The Silence of the Cardinals
by Christopher A. Ferrara
January 25, 2017
LifeSiteNews has just brought the attention of the Anglophone Catholic world to what was first reported by the French journal Le Figaro: “as many as thirty cardinals expressed their reservations to Pope Francis about his Exhortation Amoris Laetitia [AL] prior to its April 2016 release” and that “writing to Francis either individually or in small groups, [they] attempted last year to dissuade the pope from releasing Amoris. They warned that it would not only weaken the Church’s teaching on marriage, but on the Eucharist and confession as well…”
In other words, some thirty cardinals warned the Pope that, should it be published, his “apostolic exhortation” would be an apostolic disaster of historic proportions unlike anything the Church had ever witnessed before. And, indeed, that disaster is now unfolding: the perennial discipline of the Church barring the reception of Holy Communion by public adulterers as “intrinsically impossible” — no matter what the subjective disposition of the recipient — is being maintained in some dioceses in order to prevent mortal sin and sacrilege, but abandoned in other dioceses as a show of “mercy.” Never in 2,000 years has the discipline of the Church been fractured in this manner, which threatens the very oneness (if that were possible) of the only Church that is one, holy, Catholic and apostolic.
So, what happened to the thirty cardinals? Why have only four of them (Burke, Brandmüller, Caffarra and Meisner) come forward to publish five dubia (questions or doubts) concerning the orthodoxy of AL? With all due respect, this is ridiculous. As Saint Thomas Aquinas teaches, regarding the famous example of St. Paul’s rebuke of St. Peter on account of the scandal the first Pope caused by refusing to eat with the Gentiles (thus threatening the universal mission of the Church): “It must be observed, however, that if the faith were endangered, a subject ought to rebuke his prelate even publicly. Hence Paul, who was Peter’s subject, rebuked him in public, on account of the imminent danger of scandal concerning faith…”
In keeping with that teaching, which is only a reflection of natural justice and the duty to defend the truth of Christ against error — no matter what its source — Pope John XXII (r. 1316-1334) met with vigorous public opposition when he insisted on teaching the error that the Beatific Vision is not granted to the blessed departed until the Day of Judgment. As Father Victor Francis O’Daniel, O.P notes in his commentary on the episode: “The news of such a doctrinal lapse on the part of the Church’s Supreme Head, beginning at Avignon, rapidly spread over Christendom, everywhere causing consternation and arousing great indignation. The Catholic world was profoundly stirred. Controversies waxed strong and vehement.” The pressure upon John XXII was finally so great that he publicly retracted his error on his deathbed, having already affirmed that he never intended to impose his view upon the Church.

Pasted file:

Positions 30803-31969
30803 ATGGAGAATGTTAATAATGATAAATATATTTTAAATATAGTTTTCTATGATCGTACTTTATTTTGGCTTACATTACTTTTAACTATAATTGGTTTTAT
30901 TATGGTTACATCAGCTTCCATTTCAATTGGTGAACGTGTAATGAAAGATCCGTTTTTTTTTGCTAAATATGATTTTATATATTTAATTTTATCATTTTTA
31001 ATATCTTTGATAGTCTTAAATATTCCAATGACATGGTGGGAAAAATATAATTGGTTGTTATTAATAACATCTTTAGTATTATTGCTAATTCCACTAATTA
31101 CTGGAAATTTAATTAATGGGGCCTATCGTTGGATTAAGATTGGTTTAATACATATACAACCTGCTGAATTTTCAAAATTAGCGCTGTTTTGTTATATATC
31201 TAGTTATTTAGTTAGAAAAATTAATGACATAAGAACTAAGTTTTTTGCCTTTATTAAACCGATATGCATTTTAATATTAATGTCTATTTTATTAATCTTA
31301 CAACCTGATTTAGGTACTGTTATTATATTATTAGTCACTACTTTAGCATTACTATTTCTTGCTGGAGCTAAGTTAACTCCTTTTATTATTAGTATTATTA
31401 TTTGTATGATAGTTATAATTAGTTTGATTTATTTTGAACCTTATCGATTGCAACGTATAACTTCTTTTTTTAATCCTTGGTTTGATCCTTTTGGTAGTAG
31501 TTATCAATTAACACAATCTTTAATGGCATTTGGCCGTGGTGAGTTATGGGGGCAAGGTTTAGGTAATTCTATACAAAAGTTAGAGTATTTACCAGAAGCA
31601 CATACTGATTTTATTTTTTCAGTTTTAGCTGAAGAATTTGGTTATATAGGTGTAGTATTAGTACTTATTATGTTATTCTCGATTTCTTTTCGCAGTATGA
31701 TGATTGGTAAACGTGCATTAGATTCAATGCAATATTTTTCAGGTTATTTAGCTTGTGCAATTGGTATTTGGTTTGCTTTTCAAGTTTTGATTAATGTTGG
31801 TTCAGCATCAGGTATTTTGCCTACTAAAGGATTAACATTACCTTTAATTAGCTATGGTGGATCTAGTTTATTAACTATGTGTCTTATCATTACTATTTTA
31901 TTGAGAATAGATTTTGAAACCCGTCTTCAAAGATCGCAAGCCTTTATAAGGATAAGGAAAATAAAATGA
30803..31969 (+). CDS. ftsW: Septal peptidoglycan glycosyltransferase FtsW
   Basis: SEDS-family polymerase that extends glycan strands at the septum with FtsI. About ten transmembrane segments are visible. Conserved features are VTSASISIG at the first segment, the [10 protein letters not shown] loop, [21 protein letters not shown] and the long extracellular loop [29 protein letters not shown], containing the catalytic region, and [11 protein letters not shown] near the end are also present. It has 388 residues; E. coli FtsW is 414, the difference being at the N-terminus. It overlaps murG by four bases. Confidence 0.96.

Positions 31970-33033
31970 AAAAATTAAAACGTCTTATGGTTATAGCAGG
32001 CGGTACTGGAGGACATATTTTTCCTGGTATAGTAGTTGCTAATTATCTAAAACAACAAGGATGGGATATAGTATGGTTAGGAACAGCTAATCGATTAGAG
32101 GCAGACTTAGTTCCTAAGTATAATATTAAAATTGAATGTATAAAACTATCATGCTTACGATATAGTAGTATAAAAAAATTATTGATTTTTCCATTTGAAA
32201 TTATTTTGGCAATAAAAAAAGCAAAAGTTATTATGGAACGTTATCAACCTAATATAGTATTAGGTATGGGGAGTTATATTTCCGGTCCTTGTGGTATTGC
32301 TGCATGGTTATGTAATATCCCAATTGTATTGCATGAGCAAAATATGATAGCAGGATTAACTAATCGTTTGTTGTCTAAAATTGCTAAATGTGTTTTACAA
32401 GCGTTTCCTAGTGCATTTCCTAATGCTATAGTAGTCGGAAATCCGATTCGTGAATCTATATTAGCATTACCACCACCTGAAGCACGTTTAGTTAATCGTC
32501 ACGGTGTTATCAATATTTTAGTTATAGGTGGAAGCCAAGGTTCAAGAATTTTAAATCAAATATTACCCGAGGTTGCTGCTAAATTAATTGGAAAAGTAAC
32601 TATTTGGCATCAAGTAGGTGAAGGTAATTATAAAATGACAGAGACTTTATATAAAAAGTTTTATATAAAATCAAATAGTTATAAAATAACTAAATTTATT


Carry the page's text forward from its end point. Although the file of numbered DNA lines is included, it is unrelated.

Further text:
In the present case, any further attempt at “private” correction of Francis will be utterly useless. He will ignore further private entreaties in the same way he has ignored the previous entreaties and even the published dubia. He is obdurate in his error. Therefore, the same cardinals who have privately warned Francis that his flawed document would endanger the faith by “weaken[ing] the Church’s teaching on marriage, [and] on the Eucharist and confession as well” have a duty before God to do immediately what Saint Thomas counsels: “if the faith were endangered, a subject ought to rebuke his prelate even publicly on account of the imminent danger of scandal concerning faith…”
Moreover, here there is no mere imminent danger of scandal concerning the Faith, but actual scandal — a scandal of epic and growing proportions. The only means by which this public scandal can be remedied is public correction of the Pope who has caused it. It is a disgrace that, aside from four courageous members of the College of Cardinals, members of the laity and lower-ranked clergy have been left to fend for themselves in dealing with the unprecedented scandal of Amoris Laetitia while the rest of the Princes of the Church observe a timid silence, even those who warned Francis that AL would be harmful to the Faith but have declined to join the four cardinals in their urgent dubia.
Perhaps the silent vast majority of cardinals should ponder what the Pope who created them said when he bestowed upon them the red biretta and cardinalatial ring: “[This is] scarlet as a sign of the dignity of the cardinalate, signifying your readiness to act with courage, even to the shedding of your blood, for the increase of the Christian faith, for the peace and tranquility of the people of God and for the freedom and growth of the Holy Roman Church.”
May Our Lady of Fatima obtain for all the cardinals the grace of the courage to do what they must: raise their voices in a public defense of the Faith in keeping with the demands of the truth of Christ they are sworn to defend under pain of martyrdom.